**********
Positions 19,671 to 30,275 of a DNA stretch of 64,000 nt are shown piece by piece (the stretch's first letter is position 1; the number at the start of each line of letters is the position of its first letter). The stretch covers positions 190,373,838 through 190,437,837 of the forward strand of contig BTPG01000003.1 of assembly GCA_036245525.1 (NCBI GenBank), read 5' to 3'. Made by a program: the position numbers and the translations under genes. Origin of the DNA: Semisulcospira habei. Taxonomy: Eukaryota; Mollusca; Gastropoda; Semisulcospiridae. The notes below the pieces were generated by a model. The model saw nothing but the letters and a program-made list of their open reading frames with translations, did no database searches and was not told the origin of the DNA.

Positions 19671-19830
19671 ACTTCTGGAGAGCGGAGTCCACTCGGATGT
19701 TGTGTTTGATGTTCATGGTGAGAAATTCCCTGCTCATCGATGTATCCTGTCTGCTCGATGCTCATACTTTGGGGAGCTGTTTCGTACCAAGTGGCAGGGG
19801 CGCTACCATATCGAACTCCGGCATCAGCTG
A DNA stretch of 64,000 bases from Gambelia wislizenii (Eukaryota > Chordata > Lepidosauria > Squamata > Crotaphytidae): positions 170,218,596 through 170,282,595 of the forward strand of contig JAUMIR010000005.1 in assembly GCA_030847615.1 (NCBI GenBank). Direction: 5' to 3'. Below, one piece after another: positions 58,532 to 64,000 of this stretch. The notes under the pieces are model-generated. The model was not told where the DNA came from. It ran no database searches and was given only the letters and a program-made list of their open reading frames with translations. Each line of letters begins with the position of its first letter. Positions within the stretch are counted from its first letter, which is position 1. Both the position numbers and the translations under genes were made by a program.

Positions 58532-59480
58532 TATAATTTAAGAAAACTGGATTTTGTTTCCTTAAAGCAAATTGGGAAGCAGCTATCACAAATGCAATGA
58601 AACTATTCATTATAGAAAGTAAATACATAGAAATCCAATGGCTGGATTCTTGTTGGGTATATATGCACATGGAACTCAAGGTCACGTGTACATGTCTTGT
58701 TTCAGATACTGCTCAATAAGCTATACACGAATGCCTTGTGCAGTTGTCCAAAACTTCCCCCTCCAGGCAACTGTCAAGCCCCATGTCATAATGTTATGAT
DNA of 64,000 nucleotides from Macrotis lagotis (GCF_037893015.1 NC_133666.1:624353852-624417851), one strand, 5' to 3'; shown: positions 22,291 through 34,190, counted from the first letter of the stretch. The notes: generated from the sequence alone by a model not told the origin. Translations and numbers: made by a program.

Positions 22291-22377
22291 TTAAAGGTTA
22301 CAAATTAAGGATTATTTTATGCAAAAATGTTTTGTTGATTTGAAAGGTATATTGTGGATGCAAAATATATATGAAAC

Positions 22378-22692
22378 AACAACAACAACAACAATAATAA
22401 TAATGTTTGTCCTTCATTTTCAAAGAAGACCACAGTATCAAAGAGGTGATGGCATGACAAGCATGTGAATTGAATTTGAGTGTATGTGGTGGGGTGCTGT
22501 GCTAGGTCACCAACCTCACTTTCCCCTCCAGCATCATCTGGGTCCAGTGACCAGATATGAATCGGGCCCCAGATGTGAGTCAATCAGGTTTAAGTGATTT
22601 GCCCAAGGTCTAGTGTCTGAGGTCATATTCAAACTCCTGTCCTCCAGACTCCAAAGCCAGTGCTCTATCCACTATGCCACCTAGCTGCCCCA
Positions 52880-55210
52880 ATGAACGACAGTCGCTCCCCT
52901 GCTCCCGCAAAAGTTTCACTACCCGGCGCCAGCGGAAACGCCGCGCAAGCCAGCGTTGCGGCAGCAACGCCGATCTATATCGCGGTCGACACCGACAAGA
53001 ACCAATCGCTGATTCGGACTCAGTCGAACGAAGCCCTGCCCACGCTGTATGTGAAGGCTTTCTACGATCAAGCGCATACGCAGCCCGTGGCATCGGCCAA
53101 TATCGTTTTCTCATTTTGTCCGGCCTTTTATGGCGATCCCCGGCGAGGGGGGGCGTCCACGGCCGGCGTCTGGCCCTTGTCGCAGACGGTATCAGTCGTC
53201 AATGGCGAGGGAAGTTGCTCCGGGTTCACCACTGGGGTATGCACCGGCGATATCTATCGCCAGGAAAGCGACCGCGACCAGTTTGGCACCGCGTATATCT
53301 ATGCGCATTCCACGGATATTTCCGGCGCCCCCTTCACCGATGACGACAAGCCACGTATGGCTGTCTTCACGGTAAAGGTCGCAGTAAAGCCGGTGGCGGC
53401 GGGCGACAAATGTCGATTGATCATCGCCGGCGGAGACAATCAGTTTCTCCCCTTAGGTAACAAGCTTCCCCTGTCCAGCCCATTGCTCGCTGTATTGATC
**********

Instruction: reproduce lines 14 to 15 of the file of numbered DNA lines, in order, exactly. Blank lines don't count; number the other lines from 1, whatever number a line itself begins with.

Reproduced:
22301 CAAATTAAGGATTATTTTATGCAAAAATGTTTTGTTGATTTGAAAGGTATATTGTGGATGCAAAATATATATGAAAC

Positions 22378-22692